- Take baby steps and break down the items on your list into small, manageable steps so that your tasks don’t seem so overwhelming.
- Recognize the warning signs and attention to any thoughts of procrastination and do your best to resist the urge. If you begin to think about procrastinating, force yourself to spend a few minutes working on your task.
- Eliminate distraction by asking yourself what pulls your attention away the most. Is it social media, recreational distractions, relationship obligations? Think about using an alarm to set a time for tough tasks. Talk to friends and family; ask them to keep you in check and turn off social media.
- When you finish an item on your to-do list on time, congratulate yourself and reward yourself by indulging in something you find fun.
Don’t beat yourself up about not getting everything perfect. Focus on what needs to be accomplished versus what can be avoided. Most importantly, realize that achieving goals and changing habits takes time and effort, but in the end your actions will be rewarded.
Socialization is a significant element in campus life and can help relieve the stresses of the new daily norm. Connecting with other people is especially important for incoming students as they adjust to the realities of new living arrangements and relationships. Socialization can be a powerful tool, and it opens tremendous opportunities for students. However, it’s important to manage it, to ensure maximum success and happiness. Making socialization a priority over academics, can create a crisis, so maximize the benefits of your campus social life but keep in mind good time management skills.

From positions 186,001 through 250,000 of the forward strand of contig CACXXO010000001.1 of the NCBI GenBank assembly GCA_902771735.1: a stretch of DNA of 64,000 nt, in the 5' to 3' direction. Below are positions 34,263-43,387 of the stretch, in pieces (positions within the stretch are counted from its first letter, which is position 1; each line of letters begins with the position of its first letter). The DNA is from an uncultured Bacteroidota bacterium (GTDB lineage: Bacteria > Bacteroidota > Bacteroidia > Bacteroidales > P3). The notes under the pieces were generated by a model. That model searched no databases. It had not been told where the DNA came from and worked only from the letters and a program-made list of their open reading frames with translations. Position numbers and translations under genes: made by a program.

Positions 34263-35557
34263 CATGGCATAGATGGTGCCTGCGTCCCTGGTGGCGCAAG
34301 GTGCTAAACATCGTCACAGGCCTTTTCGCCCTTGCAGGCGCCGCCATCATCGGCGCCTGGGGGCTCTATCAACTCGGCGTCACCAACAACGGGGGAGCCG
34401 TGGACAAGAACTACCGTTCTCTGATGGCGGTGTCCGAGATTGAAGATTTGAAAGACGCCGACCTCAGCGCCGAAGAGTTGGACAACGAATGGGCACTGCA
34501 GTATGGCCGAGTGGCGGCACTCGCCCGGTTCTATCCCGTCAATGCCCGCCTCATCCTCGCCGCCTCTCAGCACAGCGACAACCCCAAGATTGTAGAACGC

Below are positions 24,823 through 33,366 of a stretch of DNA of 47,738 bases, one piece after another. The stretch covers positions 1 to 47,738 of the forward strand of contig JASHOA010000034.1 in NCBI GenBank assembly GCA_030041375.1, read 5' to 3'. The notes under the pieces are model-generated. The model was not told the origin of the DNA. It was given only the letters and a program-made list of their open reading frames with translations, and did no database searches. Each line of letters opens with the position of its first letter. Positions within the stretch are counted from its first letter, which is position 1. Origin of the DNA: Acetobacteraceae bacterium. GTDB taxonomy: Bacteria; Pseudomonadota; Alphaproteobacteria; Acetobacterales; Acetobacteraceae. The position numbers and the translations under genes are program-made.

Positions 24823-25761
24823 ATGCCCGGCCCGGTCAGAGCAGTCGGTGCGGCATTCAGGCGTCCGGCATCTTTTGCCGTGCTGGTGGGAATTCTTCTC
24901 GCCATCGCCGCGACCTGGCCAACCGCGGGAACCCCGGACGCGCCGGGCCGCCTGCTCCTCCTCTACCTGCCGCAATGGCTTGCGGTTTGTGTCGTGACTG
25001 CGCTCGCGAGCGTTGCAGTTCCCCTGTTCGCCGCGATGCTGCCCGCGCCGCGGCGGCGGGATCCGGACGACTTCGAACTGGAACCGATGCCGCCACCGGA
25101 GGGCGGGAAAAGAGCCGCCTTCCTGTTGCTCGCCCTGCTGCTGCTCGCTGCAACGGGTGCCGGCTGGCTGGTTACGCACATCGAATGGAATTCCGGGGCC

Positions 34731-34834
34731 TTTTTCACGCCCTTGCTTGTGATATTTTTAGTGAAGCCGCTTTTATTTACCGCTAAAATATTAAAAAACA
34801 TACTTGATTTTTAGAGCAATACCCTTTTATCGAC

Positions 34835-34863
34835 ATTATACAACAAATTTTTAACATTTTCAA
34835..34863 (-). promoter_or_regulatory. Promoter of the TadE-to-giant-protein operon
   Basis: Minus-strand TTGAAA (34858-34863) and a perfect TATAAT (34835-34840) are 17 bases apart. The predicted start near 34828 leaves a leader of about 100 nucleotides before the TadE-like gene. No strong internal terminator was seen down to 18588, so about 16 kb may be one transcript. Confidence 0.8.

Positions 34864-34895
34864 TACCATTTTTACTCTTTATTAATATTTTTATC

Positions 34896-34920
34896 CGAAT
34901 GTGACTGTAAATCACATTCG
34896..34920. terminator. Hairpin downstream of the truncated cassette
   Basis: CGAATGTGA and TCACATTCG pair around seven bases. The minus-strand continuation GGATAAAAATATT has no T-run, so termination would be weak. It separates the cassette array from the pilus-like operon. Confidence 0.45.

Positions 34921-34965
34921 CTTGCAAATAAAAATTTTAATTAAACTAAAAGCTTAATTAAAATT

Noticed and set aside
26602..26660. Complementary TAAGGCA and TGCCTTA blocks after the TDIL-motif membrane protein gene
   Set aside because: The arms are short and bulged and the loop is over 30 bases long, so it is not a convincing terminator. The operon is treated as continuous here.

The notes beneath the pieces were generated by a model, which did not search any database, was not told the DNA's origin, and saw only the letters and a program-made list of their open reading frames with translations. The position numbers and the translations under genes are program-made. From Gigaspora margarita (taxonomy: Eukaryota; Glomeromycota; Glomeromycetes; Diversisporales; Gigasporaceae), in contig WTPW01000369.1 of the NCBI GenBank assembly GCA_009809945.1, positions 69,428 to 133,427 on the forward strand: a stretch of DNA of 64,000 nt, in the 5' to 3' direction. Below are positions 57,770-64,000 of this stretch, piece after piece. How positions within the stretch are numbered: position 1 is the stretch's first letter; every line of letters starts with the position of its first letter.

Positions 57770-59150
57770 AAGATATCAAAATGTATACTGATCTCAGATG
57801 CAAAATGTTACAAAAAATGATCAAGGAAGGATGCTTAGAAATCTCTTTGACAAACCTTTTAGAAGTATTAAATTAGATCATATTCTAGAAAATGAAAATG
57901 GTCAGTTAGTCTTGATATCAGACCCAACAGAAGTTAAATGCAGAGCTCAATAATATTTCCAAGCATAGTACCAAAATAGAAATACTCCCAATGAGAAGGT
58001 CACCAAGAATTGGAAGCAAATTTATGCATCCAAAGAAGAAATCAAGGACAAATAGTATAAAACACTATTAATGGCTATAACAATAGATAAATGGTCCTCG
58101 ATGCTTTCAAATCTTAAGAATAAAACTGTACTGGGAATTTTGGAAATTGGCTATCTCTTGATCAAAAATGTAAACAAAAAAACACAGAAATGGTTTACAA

Consider the following tips to kick-start your social networking:
- Participate in an extracurricular activity to connect with other like-minded individuals. It’s good to meet unique and diverse individuals, no matter what your passion is. UTC is rich in organizations centered on religion, activities, politics, ethnicity, and special talents.
- Make academics the priority. Earning a degree is the top goal of being in college. Plan for activities to participate in, but make sure not to overload yourself. Know what time works best to attend classes and what time works for studying. Leftover time can be used to spend with friends and socializing. This ensures balance and won’t create a strain on academic goals or create mental health struggles.
- Form deep and lasting relationships with new friends. Even if some of the connections are shorter term, they can support you in different ways. With a foundation of caring and concern, students are bound to find fulfilling interdependent relationships with others. It’s unlikely that students without interdependent relationships will experience these kinds of benefits.
Keep in mind the many benefits of socializing in college. It’s possible to have a healthy social life that’s balanced with other responsibilities. Keep track of great social opportunities and events for students by checking in with the Center for Student Wellbeing on a regular basis.